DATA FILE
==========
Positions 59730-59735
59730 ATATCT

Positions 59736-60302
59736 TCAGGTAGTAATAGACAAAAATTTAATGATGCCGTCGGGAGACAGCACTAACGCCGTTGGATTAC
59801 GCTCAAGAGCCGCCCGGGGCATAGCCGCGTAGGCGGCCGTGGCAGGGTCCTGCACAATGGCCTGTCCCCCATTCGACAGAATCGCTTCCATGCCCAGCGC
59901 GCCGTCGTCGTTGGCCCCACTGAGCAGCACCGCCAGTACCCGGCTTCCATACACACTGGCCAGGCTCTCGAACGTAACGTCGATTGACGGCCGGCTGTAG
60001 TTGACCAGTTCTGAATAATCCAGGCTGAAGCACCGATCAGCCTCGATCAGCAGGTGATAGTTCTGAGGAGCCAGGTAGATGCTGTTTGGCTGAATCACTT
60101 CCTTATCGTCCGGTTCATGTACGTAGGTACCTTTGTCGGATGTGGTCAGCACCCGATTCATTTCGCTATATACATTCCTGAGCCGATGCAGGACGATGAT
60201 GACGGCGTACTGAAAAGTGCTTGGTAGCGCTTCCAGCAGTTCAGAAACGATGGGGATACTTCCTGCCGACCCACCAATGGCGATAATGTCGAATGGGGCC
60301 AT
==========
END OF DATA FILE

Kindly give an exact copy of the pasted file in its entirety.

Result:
Positions 59730-59735
59730 ATATCT

Positions 59736-60302
59736 TCAGGTAGTAATAGACAAAAATTTAATGATGCCGTCGGGAGACAGCACTAACGCCGTTGGATTAC
59801 GCTCAAGAGCCGCCCGGGGCATAGCCGCGTAGGCGGCCGTGGCAGGGTCCTGCACAATGGCCTGTCCCCCATTCGACAGAATCGCTTCCATGCCCAGCGC
59901 GCCGTCGTCGTTGGCCCCACTGAGCAGCACCGCCAGTACCCGGCTTCCATACACACTGGCCAGGCTCTCGAACGTAACGTCGATTGACGGCCGGCTGTAG
60001 TTGACCAGTTCTGAATAATCCAGGCTGAAGCACCGATCAGCCTCGATCAGCAGGTGATAGTTCTGAGGAGCCAGGTAGATGCTGTTTGGCTGAATCACTT
60101 CCTTATCGTCCGGTTCATGTACGTAGGTACCTTTGTCGGATGTGGTCAGCACCCGATTCATTTCGCTATATACATTCCTGAGCCGATGCAGGACGATGAT
60201 GACGGCGTACTGAAAAGTGCTTGGTAGCGCTTCCAGCAGTTCAGAAACGATGGGGATACTTCCTGCCGACCCACCAATGGCGATAATGTCGAATGGGGCC
60301 AT